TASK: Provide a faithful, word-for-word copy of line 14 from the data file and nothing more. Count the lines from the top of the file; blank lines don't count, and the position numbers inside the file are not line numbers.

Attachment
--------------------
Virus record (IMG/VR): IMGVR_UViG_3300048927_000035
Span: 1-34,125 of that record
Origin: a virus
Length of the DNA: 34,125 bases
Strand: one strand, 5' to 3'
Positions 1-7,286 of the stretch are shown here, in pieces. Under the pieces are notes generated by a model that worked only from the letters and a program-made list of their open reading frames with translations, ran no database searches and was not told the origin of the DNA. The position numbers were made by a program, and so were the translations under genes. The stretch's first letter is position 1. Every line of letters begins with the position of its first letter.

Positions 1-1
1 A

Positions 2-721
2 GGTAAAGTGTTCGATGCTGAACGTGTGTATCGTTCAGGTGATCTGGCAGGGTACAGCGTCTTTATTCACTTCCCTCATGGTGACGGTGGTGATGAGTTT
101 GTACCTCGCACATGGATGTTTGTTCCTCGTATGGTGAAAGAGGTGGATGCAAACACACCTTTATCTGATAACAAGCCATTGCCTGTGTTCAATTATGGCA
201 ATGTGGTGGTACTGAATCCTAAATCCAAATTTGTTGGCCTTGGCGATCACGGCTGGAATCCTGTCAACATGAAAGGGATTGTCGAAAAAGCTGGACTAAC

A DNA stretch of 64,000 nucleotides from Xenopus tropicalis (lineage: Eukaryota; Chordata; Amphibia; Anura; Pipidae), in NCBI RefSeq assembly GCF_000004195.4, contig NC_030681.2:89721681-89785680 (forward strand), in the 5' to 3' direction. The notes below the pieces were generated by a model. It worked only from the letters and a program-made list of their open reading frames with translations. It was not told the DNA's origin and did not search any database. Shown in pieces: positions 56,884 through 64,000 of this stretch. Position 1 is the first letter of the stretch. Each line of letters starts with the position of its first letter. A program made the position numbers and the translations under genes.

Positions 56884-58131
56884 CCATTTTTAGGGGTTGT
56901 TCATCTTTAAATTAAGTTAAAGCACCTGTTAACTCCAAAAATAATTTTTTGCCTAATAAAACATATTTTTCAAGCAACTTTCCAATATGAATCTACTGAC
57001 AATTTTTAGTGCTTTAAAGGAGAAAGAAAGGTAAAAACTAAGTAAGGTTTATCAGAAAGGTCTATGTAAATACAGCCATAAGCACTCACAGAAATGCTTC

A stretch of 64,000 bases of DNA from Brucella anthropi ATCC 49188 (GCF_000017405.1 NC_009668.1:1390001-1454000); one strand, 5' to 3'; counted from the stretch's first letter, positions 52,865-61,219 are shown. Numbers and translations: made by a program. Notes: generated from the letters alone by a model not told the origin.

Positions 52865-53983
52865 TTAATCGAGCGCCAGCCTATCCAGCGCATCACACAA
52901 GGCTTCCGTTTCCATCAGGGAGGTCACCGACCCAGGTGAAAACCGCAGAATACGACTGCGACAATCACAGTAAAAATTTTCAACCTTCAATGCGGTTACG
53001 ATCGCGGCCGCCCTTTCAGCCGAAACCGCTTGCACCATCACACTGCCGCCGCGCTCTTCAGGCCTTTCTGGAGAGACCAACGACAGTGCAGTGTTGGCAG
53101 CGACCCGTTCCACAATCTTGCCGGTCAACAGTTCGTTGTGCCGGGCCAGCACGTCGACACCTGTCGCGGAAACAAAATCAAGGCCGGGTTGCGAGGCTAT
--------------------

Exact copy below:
Positions 56884-58131